The Sacred Valley - A 3-Day Itinerary & Photographic Travel Guide
Snow capped-mountains, as far as the eye can see; that’s the view from the plane window when flying over the Andes into Cusco. After seeing this, it’s easy to understand why this sliver of fertile land, nestled between Cusco and the world-famous Machu Picchu, was aptly named, The Sacred Valley.
Situated at a lower altitude than Cusco, this is the perfect place to acclimatize for at least three days before any strenuous hiking.
This travel guide and Sacred Valley itinerary includes six wonderful experiences that highlight the natural beauty, history and culture within the region. It also includes tips on where to sleep, what to eat and how to acclimate.
GO IF YOU LIKE:
MOUNTAINS | HIKING | LLAMAS | ANCIENT RUINS | EXPLORING VILLAGES | POTATOES
A 3-day Sacred Valley itinerary
Day 1: Visit Maras salt ponds and the terraces of Moray
Day 2: Visit the weaving community in Patacancha and eat a local meal
Day 3: Hike the ruins of Ollantaytambo, enjoy a Pachamanca
Expand the Legend on my map for the detailed itinerary.
My Favorite Things to do in the Sacred Valley
See How Salt is Made At the Maras Salt Ponds
The salt ponds of Maras are a spectacular sight. Over the last few years they’ve become increasingly popular and one of the main attractions in the region.
They’re hidden in a valley, so stopping at the top of the road, before entering, is a great way to appreciate their full scale.
While it’s not possible to walk freely among the ponds, there is a designated path to a selection of them which provides a closer view. Marvel at the fine detail in the crystallization of the salt.
The ponds are mostly white, but there are a few that take on light beige and pink colours from different minerals.
Many nearby, local shops sell salt or salted chocolate. These make great souvenirs. In fact Michelin Chef, Virgilio Martínez, loves using Maras salt.
Plan Your Visit to the Maras Salt Mines
Hours of Operation: Sunday - Saturday - 8am-5pm
Cost: 10 soles
Walk through the terraces of Moray
Right next to the salt ponds are the expansive Inca terraces of Moray.
Like many Inca ruins, they’re mysterious and open to scientific interpretation. So while its purpose isn’t known for sure, the main theory is that the Incas used the terraces to test different agriculture.
The reason for this, is that there is a 15°C difference from the bottom to the top levels. And since the Incas were known to be scientifically advanced for their time, I buy it.
Plan Your Visit to the Moray Terraces
Hours of Operation: All week - 7am-6pm
Cost: Included in the Boleto Turistico Delcusco
Try some ancient weaving in Patacancha
Close your eyes and picture Peru.
I’m sure part of what you saw were brightly coloured Peruvian outfits.
Since many garments sold in Peru are machine-made, it was a special moment to learn about traditional Peruvian weaving techniques.
After being graciously welcomed into the Patacancha community we were shown the process of creating the threads, dying them and weaving.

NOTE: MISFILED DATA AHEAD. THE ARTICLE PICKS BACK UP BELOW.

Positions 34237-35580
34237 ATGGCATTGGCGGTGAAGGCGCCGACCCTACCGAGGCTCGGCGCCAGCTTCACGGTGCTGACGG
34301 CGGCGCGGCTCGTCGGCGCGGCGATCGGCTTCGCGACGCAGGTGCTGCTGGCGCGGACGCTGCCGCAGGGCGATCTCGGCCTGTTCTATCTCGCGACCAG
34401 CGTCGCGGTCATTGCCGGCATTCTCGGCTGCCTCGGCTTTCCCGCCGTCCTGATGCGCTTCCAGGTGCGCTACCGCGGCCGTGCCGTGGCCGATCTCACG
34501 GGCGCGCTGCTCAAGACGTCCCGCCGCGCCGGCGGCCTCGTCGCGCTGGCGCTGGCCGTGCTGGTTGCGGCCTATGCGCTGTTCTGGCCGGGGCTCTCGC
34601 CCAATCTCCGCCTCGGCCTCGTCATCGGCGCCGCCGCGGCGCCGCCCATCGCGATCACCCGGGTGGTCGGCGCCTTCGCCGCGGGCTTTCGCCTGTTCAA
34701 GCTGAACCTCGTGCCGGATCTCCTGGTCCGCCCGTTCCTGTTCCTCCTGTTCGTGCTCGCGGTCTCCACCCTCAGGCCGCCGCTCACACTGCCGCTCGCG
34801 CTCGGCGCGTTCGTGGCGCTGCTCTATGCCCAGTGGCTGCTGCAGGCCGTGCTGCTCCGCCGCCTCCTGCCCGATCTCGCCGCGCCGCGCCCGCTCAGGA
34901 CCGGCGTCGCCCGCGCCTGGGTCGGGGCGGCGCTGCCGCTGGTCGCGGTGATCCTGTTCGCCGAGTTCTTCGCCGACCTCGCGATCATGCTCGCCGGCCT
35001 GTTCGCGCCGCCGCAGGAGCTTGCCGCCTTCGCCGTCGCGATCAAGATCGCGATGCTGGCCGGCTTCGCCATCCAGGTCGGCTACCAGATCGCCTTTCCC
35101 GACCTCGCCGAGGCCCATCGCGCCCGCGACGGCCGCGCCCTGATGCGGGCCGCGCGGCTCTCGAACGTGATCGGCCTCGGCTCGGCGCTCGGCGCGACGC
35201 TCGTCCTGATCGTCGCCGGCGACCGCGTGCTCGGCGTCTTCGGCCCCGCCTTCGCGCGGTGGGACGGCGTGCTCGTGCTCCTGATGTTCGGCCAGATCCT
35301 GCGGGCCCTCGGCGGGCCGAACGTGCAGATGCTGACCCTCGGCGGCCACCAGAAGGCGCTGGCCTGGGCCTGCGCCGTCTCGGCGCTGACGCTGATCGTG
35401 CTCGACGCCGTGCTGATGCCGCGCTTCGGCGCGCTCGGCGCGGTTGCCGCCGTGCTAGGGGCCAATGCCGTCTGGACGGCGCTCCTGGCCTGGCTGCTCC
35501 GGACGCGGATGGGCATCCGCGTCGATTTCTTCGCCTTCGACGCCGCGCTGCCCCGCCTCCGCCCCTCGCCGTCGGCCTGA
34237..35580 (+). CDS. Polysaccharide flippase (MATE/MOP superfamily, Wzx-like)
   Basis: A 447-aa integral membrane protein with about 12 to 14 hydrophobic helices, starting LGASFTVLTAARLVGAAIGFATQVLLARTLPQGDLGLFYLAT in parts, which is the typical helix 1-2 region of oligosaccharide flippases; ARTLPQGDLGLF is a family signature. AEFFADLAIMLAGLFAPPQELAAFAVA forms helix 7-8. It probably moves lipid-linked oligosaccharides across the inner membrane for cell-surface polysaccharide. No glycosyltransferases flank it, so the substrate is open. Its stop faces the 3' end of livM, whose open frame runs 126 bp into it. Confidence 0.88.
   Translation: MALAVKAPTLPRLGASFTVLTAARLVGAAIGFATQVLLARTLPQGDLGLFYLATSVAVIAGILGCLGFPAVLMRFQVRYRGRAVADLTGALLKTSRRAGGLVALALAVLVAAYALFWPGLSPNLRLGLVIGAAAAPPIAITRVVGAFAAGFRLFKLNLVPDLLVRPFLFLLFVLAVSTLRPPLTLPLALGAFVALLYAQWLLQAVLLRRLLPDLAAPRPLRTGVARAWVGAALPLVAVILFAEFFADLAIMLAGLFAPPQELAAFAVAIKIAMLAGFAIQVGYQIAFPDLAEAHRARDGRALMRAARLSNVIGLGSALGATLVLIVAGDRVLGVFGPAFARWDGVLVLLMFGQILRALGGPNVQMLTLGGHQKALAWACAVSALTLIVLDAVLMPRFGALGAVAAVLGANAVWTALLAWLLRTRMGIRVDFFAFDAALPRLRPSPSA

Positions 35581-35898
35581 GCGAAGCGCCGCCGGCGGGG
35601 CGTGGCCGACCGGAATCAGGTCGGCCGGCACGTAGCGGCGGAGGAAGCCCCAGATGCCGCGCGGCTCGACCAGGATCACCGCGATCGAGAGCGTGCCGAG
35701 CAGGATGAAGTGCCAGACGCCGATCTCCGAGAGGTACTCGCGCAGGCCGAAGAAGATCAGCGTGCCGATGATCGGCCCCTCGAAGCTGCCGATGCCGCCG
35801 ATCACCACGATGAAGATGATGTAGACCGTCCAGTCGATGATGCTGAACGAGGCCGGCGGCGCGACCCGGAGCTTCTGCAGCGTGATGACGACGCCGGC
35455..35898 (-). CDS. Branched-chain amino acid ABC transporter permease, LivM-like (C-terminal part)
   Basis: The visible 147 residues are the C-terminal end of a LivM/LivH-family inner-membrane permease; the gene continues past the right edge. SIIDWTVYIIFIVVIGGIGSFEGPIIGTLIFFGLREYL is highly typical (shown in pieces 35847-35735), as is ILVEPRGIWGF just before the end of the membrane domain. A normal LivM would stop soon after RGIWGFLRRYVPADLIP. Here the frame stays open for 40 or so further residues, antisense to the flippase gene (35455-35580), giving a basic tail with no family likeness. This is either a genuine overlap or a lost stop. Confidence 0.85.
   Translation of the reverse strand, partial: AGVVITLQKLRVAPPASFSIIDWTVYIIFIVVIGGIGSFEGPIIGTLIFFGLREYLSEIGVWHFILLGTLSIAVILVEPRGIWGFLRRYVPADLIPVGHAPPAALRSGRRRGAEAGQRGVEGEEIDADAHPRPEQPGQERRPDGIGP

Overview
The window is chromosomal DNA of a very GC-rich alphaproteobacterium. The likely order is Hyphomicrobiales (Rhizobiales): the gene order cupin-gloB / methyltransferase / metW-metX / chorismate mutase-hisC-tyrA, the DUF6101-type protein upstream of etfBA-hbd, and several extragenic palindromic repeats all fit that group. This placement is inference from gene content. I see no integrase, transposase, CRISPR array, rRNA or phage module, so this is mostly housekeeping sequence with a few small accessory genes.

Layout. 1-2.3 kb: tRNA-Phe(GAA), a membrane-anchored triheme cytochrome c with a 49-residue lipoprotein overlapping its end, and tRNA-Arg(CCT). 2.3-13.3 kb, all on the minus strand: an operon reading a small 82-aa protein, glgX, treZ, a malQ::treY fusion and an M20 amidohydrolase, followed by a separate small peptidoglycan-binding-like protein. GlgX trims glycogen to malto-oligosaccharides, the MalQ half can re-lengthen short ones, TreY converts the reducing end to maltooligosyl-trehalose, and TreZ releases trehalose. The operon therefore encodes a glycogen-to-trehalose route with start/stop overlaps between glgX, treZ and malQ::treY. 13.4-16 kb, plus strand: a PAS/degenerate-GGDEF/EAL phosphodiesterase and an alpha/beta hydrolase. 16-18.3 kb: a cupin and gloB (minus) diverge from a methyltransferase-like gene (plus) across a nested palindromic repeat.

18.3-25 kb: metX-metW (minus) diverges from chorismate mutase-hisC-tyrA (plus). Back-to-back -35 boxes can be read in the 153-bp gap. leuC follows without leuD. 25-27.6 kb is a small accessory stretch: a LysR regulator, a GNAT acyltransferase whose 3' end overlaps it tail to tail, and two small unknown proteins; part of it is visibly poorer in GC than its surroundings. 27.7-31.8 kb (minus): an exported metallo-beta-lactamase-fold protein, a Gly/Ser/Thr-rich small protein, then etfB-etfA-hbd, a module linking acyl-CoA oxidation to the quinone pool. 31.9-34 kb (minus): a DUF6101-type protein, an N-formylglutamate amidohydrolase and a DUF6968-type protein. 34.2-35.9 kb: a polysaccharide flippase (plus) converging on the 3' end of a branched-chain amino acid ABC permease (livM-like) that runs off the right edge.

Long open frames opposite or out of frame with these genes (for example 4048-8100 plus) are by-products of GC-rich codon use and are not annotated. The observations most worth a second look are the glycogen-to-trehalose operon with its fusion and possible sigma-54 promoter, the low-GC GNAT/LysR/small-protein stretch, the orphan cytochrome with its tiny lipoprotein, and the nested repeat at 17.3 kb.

The entire experience is in the below article, which also includes a section on how to spot synthetic garments when shopping in local markets.
Eat a Pachamanca in Ollantaytambo
Would you believe me if I told you, the best way to cook chicken is in the ground?
Well that’s exactly what a pachamanca is.
The whole affair starts with scorching stones which are put in a pit. This is followed by meats (in our case it was chicken and lamb) and potatoes which are covered by more hot stones, local wild herbs, like Muña, and vegetables.
All this food is then wrapped up and covered by more rocks and finally… dirt.
The food cooks in its little grave for about 20 minutes. Once it’s done the process goes on rewind unearthing the feast.
The result is juicy meat with crispy skin and veggies with a fantastic smoky taste.
Oh, and in case you’re wondering, there was no dirt in my food.
The patchamanca itself was served at El Albergue, a farm in Ollantaytambo. The owners also have a hotel and both the farm and hotel are located right next to the train station.
The lunch experience includes a brief tour of the farmland and a chance to taste some homemade alcohol. This bartender liked to experiment.
Reserve your Patchamanca
Hours of Operation: Daily 11am, 1pm, and 3pm (reservations required)
Cost: $40USD/adult, $30USD/child
Explore the Inca Ruins of Ollantaytambo
The city itself has some fun activities, like a chocolate making workshop, the pachamanca and some impressive ruins to explore.
The ruins are located on the two surrounding mountainsides. The larger of the two ruins is an old fortress.
Another breathtaking hike is the qollqa (Quechua for storehouses) which are found on the opposite mountains from the fortress. This hike is steep, but the path is well made. From the storehouses there is an impressive view of the city and surrounding mountains. This is free to enter, just look for the small hidden entrance in the street closest to the mountain.
Plan a Visit to the Ruins of Ollantaytambo
Hours of Operation: Online says 7am-6pm (every day of the week) but we arrived at 5pm and it was closed. Early morning is better as most tourist groups start arriving around 11am.
Cost: Fortress included in the Boleto Turistico Delcusco. The qollqa visit is free.
Roam the Streets of Ollantaytambo
One of the greatest activities in Ollantaytambo is simply roaming the streets. The best part is that it’s completely free.
The city is small, making it impossible to get lost. The streets are built with large stones and lined with colourful houses. Exploring the city by foot gives a glimpse into the daily life of the families that live there.
Why I chose not to visit Rainbow Mountain
Rainbow Mountain has quickly become one of the major attractions in the Sacred Valley. Different mineral deposits have given an array of colours to mountain peaks, making it a highly sought-after photo opportunity. While I initially wanted to visit, I decided against it. Here’s my reasoning:
This was the most important factor. Because of its remoteness, visits to Rainbow Mountain require almost a full day and a very early morning.
Visiting in November is risky since it’s the start of rainy season. This means the terrain can be slippery and dangerous.
Rainbow Mountain is at a high altitude which means it’s not ideal to hike within the first three days of landing in the Cusco region.